"Last year was such a weird year. For a lot of us, every game was kind of amplified," Hiura told reporters, including Tom Haudricourt of the Milwaukee Journal Sentinel, last week. "Whereas now, with everything back to normal, it's getting back into that mindset and flow of the game where you know there are hundreds of at-bats to have later this year. You definitely want to be competing at the plate every single game. Every single at-bat matters. But it's something where you do kind of relax a little knowing there's plenty more games to be had."  

Most worrisome than the slash line are Hiura's contact rates, which were among the very worst in baseball last season. Among the 203 players with at least 150 plate appearances in 2020, Hiura had the ...

  • ... lowest in-zone contact rate at 67.1 percent (Gregory Polanco was a distant second at 70.3 percent).
  • ... third-lowest overall contact rate at 59.5 percent (Polanco had the lowest at 59.1 percent).

For comparison's sake, Chris Davis in his worst season had a 75.1 percent in-zone contact rate and a 62.6 percent overall contact rate. Hiura's contact rates last year were worse than Davis' in his worst year. Yikes. This game is difficult and contact is trending down around the league, but those are alarming contact rates for a young player who is a bat-only guy and was expected to be a legitimate middle-of-the-order hitter.

"It's been alarming this year," Brewers manager Craig Counsell told The Athletic's Will Sammon last September about Hiura's propensity to swing and miss in the strike zone. "It's more than it's ever been for him but it's a sign that he's a little off. He's been trying to get back to getting right. Keston is a swinger. He's going to swing because he does damage when he swings."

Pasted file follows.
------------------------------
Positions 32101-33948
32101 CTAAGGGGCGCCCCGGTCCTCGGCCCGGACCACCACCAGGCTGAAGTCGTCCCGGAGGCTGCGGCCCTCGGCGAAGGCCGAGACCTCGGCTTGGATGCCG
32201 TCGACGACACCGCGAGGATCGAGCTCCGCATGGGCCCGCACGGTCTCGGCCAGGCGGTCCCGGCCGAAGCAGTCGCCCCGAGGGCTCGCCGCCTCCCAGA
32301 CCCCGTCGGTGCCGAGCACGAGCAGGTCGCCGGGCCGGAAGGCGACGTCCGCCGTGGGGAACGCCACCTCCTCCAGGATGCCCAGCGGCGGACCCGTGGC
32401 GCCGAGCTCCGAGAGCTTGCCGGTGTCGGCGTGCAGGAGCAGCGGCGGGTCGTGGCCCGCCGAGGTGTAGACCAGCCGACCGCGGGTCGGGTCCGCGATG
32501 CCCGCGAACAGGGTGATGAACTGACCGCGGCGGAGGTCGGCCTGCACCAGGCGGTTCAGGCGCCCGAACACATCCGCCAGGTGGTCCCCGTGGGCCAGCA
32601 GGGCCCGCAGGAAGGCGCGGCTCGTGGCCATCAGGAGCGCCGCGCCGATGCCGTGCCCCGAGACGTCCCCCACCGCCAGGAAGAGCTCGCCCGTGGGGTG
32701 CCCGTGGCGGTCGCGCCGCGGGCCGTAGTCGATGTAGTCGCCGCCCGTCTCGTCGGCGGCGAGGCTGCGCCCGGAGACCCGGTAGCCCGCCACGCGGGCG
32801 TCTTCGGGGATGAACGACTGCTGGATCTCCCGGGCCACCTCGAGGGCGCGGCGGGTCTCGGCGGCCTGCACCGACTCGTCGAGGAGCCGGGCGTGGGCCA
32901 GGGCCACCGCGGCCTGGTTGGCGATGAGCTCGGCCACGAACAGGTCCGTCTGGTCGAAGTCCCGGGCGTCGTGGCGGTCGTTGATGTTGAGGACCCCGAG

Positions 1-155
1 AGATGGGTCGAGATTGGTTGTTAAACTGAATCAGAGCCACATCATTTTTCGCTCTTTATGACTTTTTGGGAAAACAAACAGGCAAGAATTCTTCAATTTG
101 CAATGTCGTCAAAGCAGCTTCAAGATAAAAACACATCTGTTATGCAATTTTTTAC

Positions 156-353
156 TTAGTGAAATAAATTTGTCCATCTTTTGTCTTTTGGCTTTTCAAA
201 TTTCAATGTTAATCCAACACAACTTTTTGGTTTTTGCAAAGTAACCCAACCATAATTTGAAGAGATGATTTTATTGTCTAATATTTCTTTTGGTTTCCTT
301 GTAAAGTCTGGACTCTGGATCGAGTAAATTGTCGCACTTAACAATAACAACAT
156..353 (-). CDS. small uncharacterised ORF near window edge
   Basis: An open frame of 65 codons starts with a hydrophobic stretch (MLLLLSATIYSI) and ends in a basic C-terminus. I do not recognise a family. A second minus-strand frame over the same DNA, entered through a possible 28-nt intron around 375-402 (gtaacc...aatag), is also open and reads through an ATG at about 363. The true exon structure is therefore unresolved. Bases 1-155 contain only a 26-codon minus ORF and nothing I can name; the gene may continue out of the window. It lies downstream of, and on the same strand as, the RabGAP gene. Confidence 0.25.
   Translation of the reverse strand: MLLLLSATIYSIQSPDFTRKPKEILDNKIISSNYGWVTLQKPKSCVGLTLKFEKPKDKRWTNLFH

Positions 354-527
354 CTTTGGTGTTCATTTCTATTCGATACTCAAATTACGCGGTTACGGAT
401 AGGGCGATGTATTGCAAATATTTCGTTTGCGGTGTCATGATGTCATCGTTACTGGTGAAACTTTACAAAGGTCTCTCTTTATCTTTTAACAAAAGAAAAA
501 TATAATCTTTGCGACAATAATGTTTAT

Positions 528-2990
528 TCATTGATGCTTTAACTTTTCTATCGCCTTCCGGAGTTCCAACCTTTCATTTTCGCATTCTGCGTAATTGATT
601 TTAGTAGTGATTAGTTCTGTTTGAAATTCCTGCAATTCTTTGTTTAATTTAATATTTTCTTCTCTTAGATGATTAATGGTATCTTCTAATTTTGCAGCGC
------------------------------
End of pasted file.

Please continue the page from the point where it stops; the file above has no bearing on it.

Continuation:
Hiura, who is still only 24, opened this season with a 0 for 20 slump, during which he struck out 10 times. Overall, he is 4 for 34 (.118) with 14 strikeouts on the season following a big ("big") weekend against the Cardinals. The contact rates, as the strikeout total suggests, remain abysmal. Hiura has a 65.5 percent in-zone contact rate and a 59.7 percent overall contact rate in the early. There have been way too many misses on hittable fastballs in the strike zone in particular. To wit:

On average, MLB players hit .290 and miss with 17.7 percent of their swings against fastballs in the strike zone. Since Opening Day last year, Hiura is hitting .272 against fastballs in the zone while missing with 39.6 percent -- 39.6 percent! -- of his swings. That is bad. It's scary bad. You're not going to last long in this league if you can't hit fastballs in the zone, especially when you offer little to no defensive value.

Perhaps the Brewers put too much on Hiura's plate this year. Not only does he have to make the necessary adjustments following a disappointing 2020 season, he also has to learn a new position. Hiura moved over to first base following the Kolten Wong signing, and the Wong signing didn't happen until early February. It's not like Hiura had an entire offseason to learn to play first base. He had a spring training crash course and that's it. Trying to fix your swing and learn a new position at the same time is tough.

I suppose the good news is first base is not the most difficult position to upgrade in-season -- how long until the Brandon Belt to the Brewers trade rumors arrive? -- but Hiura not figuring things out would be very bad news for Milwaukee. As a small-market team, a high draft pick and former top prospect flaming out would be devastating. Productive players in their cheap team control years are the lifeblood of a small-market contender, and right now Hiura may be playing his way out of the long-term picture.